Weekly Market Recap and Tom's Take, October 23, 2020



December corn futures gained 3 today, closing at $4.19 1/4. That is up more than 17 for the week. March corn ended at $4.20 1/4, up 2, and gaining more than 13 week on week. 

January soybean futures added 8 3/4 today, to end at $10.81, adding 30 3/4 for the week. March futures were also up 8 3/4 today, putting them at $10.67 1/2, up about 30 this week. Please note that March futures are 13 1/2 cents LESS than January soybean futures. That inverse continues to widen for every subsequent month this crop year, before the bottom drops out for November 2021, which closed at $9.82 3/4 today, almost a dollar less than January futures.

This week’s BIG Story is somewhat along the same lines of what we discussed last week: the continued resiliency of both corn and soybean prices. This week, we saw both hit recent contract highs with January bean futures above $10.80, and December corn hitting $4.20 right before today’s close. In fact, the board closed near those highs today. 

Whenever we get to these types of levels, invariably I start to hear the word “volatility” a lot more often. Very broadly, volatility is defined as the likelihood to change rapidly, especially for the worse. You’ve heard about people with a volatile temperament; it is rarely used in a good way to describe people. 

In a more specific sense, from a trading perspective, volatility is defined as a statistical measure of the dispersion of returns for a specific investment or market index, basically measuring the likelihood of something to change from the current price level. With regard to grain trading, there is a constantly updated measure of “volatility” or “vol” for every commodity and every futures month traded. So, when we say January futures are volatile, we could actually quantify it for you if you’d like. 

Right now, it feels like a lot of farmers are, in essence, buying volatility, whether they are sitting on unsold bushels in the elevator or in their own bin. Now, don’t get me wrong, a little volatility is usually a good thing and somewhat necessary in the grain business. But when volatility increases, it just means we have a higher likelihood of the market doing something bad, like dropping 10% or more, which would be 40 to 50 cents on corn and a dollar or more on beans. This might not happen, and it might not happen quickly, but it’s more likely to happen. 

If you’re a contrarian or someone that likes to look at the other side of the coin and contemplate how you could take advantage of a situation where things might fall apart or drop precipitously, did you know you can actually SELL volatility? You can do this by using our Bonus Premium contract. We would actually pay you more than our current bid for bushels you want to sell now if you would put in an offer for the same amount of next year’s bushels at a level above the current price for that delivery period. This is a great way to take advantage of a relatively high price AND high volatility at the same time. For complete details, please discuss this with your local Grain Marketing Advisor.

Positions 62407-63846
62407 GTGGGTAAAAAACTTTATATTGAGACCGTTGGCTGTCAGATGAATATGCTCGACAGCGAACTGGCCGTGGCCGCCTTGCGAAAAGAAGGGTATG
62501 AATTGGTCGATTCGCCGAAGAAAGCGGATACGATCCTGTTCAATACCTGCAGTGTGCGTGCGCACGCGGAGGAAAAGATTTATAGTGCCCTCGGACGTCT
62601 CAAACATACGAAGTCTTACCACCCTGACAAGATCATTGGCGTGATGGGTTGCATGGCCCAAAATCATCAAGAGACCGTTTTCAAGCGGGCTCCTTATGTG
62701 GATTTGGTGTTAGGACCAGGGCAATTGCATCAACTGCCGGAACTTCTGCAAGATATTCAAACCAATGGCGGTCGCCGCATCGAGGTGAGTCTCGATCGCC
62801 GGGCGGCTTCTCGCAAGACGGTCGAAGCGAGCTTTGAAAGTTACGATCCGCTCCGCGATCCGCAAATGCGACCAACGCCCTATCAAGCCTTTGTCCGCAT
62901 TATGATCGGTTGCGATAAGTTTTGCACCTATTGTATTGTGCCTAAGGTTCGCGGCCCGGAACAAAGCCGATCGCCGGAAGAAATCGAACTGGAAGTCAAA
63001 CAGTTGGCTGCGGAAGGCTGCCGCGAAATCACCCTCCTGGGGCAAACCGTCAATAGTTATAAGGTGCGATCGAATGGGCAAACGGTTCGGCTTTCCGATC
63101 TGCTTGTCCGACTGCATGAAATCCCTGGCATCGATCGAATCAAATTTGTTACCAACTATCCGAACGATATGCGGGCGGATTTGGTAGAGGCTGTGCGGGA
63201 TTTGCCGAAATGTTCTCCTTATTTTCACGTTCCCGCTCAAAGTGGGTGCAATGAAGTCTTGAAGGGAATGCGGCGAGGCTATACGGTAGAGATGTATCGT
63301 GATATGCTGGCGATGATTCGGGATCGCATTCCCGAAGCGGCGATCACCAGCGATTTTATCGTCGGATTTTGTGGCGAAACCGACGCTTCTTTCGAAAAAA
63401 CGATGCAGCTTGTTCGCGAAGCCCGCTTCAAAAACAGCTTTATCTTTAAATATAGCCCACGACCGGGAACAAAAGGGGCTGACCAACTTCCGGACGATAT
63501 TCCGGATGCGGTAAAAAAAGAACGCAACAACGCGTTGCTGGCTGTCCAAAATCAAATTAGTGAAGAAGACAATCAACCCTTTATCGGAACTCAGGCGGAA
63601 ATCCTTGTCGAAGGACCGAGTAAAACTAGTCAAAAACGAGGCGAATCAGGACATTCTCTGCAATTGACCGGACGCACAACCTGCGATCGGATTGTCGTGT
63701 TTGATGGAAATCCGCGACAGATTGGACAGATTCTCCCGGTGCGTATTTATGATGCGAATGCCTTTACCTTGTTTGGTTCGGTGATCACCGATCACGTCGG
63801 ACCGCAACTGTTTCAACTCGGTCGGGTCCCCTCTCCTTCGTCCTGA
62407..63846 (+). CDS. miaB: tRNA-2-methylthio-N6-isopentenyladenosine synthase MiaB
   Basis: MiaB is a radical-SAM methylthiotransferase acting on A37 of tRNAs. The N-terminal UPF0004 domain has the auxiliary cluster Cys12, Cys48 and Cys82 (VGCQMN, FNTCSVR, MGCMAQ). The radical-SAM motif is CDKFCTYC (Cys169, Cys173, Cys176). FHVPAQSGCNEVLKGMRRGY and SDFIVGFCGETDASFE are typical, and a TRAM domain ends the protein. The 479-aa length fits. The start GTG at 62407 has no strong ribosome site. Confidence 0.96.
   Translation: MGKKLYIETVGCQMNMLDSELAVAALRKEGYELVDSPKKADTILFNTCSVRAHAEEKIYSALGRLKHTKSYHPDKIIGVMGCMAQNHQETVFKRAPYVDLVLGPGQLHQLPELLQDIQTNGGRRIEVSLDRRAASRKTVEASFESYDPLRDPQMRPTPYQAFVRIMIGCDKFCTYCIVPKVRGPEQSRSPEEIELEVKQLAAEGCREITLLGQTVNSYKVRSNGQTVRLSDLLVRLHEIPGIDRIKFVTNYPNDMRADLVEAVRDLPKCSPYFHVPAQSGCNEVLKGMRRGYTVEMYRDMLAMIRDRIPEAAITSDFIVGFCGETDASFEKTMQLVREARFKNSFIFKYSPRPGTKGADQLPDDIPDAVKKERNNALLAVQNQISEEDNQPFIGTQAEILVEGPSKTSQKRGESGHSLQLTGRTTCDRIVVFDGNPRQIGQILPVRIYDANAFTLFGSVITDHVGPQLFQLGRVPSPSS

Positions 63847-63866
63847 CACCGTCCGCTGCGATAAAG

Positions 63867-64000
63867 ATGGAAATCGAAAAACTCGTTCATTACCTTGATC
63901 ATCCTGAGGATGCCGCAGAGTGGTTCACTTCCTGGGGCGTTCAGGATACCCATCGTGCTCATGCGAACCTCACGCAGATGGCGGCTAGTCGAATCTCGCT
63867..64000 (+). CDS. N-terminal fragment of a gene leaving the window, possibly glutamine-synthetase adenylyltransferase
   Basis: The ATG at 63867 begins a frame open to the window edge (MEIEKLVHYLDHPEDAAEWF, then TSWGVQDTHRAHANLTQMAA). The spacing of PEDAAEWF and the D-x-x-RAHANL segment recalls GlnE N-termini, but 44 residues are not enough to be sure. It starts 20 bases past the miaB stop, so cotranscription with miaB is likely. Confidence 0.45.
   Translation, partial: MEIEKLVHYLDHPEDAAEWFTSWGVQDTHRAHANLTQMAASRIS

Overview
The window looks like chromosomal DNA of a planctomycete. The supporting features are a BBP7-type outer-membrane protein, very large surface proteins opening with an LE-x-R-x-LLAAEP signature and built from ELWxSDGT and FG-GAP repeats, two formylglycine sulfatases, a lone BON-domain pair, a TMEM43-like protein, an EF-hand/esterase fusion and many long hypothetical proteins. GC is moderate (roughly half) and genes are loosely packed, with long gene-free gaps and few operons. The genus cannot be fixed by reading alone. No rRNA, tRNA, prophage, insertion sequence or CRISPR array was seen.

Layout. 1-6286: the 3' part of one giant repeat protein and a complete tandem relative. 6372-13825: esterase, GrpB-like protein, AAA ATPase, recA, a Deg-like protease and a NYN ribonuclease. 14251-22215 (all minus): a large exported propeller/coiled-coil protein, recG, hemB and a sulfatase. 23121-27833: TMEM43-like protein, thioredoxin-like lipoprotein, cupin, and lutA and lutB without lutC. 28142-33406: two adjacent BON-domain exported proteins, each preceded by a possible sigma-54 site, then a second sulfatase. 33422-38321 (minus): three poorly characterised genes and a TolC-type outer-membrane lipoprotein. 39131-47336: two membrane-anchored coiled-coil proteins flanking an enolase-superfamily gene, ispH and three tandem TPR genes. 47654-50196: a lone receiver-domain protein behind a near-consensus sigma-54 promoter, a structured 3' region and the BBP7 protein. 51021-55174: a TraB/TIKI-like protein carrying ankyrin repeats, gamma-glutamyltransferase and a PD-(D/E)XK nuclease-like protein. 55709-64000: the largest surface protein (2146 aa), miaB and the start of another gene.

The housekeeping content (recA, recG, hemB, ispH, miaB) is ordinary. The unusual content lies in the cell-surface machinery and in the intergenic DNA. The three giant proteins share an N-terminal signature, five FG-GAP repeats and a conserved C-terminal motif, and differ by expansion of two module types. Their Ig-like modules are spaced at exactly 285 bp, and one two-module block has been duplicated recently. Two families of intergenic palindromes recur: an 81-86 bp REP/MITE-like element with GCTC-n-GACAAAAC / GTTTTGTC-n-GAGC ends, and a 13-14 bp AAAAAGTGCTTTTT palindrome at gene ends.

For more items impacting prices, tune into our free weekly podcast, The Bull Bear Banter, which can be found here: https://landusexperience.podbean.com/


Earlier this week, we sent out our GROW on the GO electronic newsletter. The articles contained in that are also posted on our website. I particularly liked the one about Dr. Charles Hurburgh regarding storing corn and soybeans on the farm this year.

He has several important items to note:

The main one is don’t store this grain for long, due to the storability matrix he runs every year. His initial research indicates that any quality issues will show up quickly and become a much bigger problem than normal. This ties in well with what we’ve been saying about the inverse already showing in the soybean market as well as the relatively flat cash corn bids for delivery from December through July of next summer. There are many reasons not to sit on it for too long.

His second point is that if the corn isn’t dried properly and quickly, anything with damage will grow mold and become more dangerous to cattle and humans. Damaged corn doesn’t give up moisture as easily and will lose less during cool down than other kernels.

Test weight is also a very important factor for this year’s corn crop. It needs to be at least 55 pounds per bushel to have a chance to store well. Low test weight is a very good indicator of damage and stress. Low test weight corn is also not handled well by poultry.

So, keep a close eye on your bins as this fall turns into winter. I always remember an Old Boy telling me he tries to think of that bin of corn as full of silver dollars. Because, if it was, he’d be out there every day making sure it was OK. He always told me, “I’ve worked too hard raising that crop…I don’t want to take less than it’s worth because I made bad decisions managing it once it’s in the bin…” I always thought that was a good way to think about it.

Let me know if there is anything I can help you with or answer any questions for you